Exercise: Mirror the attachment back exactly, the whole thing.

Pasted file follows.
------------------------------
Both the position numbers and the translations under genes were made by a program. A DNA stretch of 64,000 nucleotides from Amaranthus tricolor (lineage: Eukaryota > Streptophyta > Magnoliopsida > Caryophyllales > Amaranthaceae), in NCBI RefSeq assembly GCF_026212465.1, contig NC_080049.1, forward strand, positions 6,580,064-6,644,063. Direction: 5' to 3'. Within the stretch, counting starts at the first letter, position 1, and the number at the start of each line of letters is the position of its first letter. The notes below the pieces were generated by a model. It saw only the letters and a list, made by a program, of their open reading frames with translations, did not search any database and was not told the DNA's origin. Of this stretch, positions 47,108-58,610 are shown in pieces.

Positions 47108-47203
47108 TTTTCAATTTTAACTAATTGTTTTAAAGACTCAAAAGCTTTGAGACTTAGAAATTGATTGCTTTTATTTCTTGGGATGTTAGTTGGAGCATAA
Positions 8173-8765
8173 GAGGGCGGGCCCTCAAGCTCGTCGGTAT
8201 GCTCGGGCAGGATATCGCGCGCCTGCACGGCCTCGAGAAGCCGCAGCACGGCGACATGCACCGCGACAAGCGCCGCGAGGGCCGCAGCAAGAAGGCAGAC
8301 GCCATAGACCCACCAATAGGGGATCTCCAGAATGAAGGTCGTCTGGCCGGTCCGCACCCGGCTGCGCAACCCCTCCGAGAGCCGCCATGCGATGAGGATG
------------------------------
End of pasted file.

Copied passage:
Both the position numbers and the translations under genes were made by a program. A DNA stretch of 64,000 nucleotides from Amaranthus tricolor (lineage: Eukaryota > Streptophyta > Magnoliopsida > Caryophyllales > Amaranthaceae), in NCBI RefSeq assembly GCF_026212465.1, contig NC_080049.1, forward strand, positions 6,580,064-6,644,063. Direction: 5' to 3'. Within the stretch, counting starts at the first letter, position 1, and the number at the start of each line of letters is the position of its first letter. The notes below the pieces were generated by a model. It saw only the letters and a list, made by a program, of their open reading frames with translations, did not search any database and was not told the DNA's origin. Of this stretch, positions 47,108-58,610 are shown in pieces.

Positions 47108-47203
47108 TTTTCAATTTTAACTAATTGTTTTAAAGACTCAAAAGCTTTGAGACTTAGAAATTGATTGCTTTTATTTCTTGGGATGTTAGTTGGAGCATAA
Positions 8173-8765
8173 GAGGGCGGGCCCTCAAGCTCGTCGGTAT
8201 GCTCGGGCAGGATATCGCGCGCCTGCACGGCCTCGAGAAGCCGCAGCACGGCGACATGCACCGCGACAAGCGCCGCGAGGGCCGCAGCAAGAAGGCAGAC
8301 GCCATAGACCCACCAATAGGGGATCTCCAGAATGAAGGTCGTCTGGCCGGTCCGCACCCGGCTGCGCAACCCCTCCGAGAGCCGCCATGCGATGAGGATG